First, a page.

Thursday, November 15, 2012

Doing the Things You Love

"You will never be any good unless you are doing it full time," is what artist George Rhoads told me.

George Rhoads is a kinetic sculptor. and you can see his installations worldwide. He is a successful artist. By chance, he had bought the house my Dad used to live in in Ithaca. My Dad and George struck up a friendship.

I was working full-time in a "real" job when I got invited to dinner and met Mr. Rhoads. This was sometime in the 1990s. He was right about me taking the plunge and working as an artist all day, every day.

... And, of course, that meant a true act of bravery. Like you read about or see in the movies; saying goodbye to regular paycheck, not to mention having to figure out health coverage. And there's no guarantee of any level of success.

Let's flash forward to now --

My friend Jeff Pert writes about quitting his real world job in May 2012 to work full-time on cartooning. Six months on, he writes about his experience, and his decision to go back to his 9 to 5 career:

"I wish I could say my cartooning business soared and I'm flying high, but that hasn't been the case. I still feel I made the right decision and don't regret it. But the reality is I'm looking for work to make ends meet...and when I say 'work' I mean out in the 9-to-5 world. I have a temp job lined up beginning next week which should take me through early February. That's great, as the winter is always the tightest time cartoon income-wise. Hey, the bills need to be paid."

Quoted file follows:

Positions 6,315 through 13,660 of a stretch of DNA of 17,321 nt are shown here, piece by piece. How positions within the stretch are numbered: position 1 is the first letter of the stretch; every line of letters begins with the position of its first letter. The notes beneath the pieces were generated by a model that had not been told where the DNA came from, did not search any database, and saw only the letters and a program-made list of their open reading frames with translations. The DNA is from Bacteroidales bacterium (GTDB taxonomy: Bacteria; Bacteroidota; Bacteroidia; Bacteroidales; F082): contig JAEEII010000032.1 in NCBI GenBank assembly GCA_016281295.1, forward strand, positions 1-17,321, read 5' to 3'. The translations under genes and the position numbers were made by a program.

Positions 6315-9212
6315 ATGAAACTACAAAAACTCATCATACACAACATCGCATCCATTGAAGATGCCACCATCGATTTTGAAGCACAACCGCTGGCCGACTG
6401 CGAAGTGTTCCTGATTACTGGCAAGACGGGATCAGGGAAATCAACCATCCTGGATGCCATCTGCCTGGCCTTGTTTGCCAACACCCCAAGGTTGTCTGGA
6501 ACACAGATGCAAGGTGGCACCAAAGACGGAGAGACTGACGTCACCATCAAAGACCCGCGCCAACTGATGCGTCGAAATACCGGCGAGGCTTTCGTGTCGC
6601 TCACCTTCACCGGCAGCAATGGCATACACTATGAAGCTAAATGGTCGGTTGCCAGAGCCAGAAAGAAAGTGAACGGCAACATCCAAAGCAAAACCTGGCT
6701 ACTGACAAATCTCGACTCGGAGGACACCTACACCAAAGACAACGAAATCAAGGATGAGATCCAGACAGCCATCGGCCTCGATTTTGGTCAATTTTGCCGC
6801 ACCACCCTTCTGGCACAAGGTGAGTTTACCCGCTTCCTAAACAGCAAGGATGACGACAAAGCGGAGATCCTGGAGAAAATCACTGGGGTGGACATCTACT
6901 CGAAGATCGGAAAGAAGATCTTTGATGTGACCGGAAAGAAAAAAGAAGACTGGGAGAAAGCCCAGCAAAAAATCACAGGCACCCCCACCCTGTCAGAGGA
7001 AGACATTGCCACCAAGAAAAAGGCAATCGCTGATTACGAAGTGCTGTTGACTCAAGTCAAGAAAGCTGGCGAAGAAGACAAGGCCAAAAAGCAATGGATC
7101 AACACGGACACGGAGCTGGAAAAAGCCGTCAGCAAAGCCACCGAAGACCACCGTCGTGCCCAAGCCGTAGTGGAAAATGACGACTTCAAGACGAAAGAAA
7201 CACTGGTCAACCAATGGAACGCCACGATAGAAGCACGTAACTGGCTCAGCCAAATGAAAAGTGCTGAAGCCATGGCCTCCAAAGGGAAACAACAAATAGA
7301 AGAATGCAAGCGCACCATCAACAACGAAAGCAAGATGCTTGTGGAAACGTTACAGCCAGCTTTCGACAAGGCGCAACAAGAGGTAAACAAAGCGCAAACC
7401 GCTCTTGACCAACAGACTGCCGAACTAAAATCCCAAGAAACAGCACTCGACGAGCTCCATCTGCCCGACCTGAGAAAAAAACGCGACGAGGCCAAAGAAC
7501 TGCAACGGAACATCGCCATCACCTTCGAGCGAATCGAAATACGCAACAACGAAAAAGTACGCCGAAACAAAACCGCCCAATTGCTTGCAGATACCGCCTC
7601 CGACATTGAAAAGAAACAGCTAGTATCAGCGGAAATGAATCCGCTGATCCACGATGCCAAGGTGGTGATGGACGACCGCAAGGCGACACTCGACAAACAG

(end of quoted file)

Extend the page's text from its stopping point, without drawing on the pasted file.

I've always thought Jeff is a terrific cartoonist and I wish him all the best. Making a living is hard enough -- as an artist, cartoonist or writer it's a daunting feat. It is an act of bravery to uproot your life and make the leap -- and braver still to share what happened.

The important thing is that he'll still be doing those things he loves: writing and drawing cartoons.

May the wind be at your back ...

1 comment:

Brian Fies said...

Nice, thoughtful essays by both you and Jeff. Boy, it's a tough question. You need to have faith in yourself but at the same time realize success isn't entirely in your own hands and you don't want to do something stupid. I'm self-employed by accident--an opportunity opened that I probably never would have had the guts to create myself--so I have more flexibility than most, but would still chuck that career in a second if I thought I could make comics full time. Kids, spouse, mortgage, car payments, real responsibilities and obligations: big risks are a young person's game but, on the other hand, what are you waiting for?